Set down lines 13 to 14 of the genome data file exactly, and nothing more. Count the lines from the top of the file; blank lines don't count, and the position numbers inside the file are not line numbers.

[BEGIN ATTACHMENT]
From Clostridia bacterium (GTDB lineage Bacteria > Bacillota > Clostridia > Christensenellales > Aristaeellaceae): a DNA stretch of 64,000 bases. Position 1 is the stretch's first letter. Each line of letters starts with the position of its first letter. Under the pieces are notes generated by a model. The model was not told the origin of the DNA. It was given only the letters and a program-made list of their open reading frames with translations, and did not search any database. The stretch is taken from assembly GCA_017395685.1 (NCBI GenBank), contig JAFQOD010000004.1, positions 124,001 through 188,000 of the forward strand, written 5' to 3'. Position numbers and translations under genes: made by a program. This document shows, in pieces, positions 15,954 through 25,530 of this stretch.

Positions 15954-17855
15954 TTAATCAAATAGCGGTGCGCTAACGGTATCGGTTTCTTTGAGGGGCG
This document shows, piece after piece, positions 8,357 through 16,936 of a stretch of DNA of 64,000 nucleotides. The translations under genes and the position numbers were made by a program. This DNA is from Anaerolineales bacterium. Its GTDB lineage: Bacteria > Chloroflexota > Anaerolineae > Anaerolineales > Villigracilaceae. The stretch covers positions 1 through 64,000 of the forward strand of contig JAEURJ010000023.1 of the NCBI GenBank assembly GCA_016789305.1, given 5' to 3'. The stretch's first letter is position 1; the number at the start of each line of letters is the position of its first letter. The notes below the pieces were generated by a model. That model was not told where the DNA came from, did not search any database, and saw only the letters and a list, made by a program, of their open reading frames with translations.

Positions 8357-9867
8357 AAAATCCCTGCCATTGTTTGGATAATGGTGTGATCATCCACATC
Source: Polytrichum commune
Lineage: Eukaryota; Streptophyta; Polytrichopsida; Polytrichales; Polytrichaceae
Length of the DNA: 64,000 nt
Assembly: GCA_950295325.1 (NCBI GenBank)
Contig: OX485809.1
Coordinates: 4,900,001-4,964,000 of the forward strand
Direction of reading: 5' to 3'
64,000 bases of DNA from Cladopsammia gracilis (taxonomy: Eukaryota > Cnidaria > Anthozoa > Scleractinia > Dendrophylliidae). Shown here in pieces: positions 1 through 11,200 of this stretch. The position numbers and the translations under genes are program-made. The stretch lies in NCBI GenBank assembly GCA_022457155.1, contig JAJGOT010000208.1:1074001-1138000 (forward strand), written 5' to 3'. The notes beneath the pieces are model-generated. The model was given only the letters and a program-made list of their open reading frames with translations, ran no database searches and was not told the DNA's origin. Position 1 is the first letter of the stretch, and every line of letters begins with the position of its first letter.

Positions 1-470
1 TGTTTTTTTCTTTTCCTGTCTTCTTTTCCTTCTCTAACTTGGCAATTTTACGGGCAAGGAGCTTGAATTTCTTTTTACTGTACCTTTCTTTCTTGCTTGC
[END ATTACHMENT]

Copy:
Direction of reading: 5' to 3'
64,000 bases of DNA from Cladopsammia gracilis (taxonomy: Eukaryota > Cnidaria > Anthozoa > Scleractinia > Dendrophylliidae). Shown here in pieces: positions 1 through 11,200 of this stretch. The position numbers and the translations under genes are program-made. The stretch lies in NCBI GenBank assembly GCA_022457155.1, contig JAJGOT010000208.1:1074001-1138000 (forward strand), written 5' to 3'. The notes beneath the pieces are model-generated. The model was given only the letters and a program-made list of their open reading frames with translations, ran no database searches and was not told the DNA's origin. Position 1 is the first letter of the stretch, and every line of letters begins with the position of its first letter.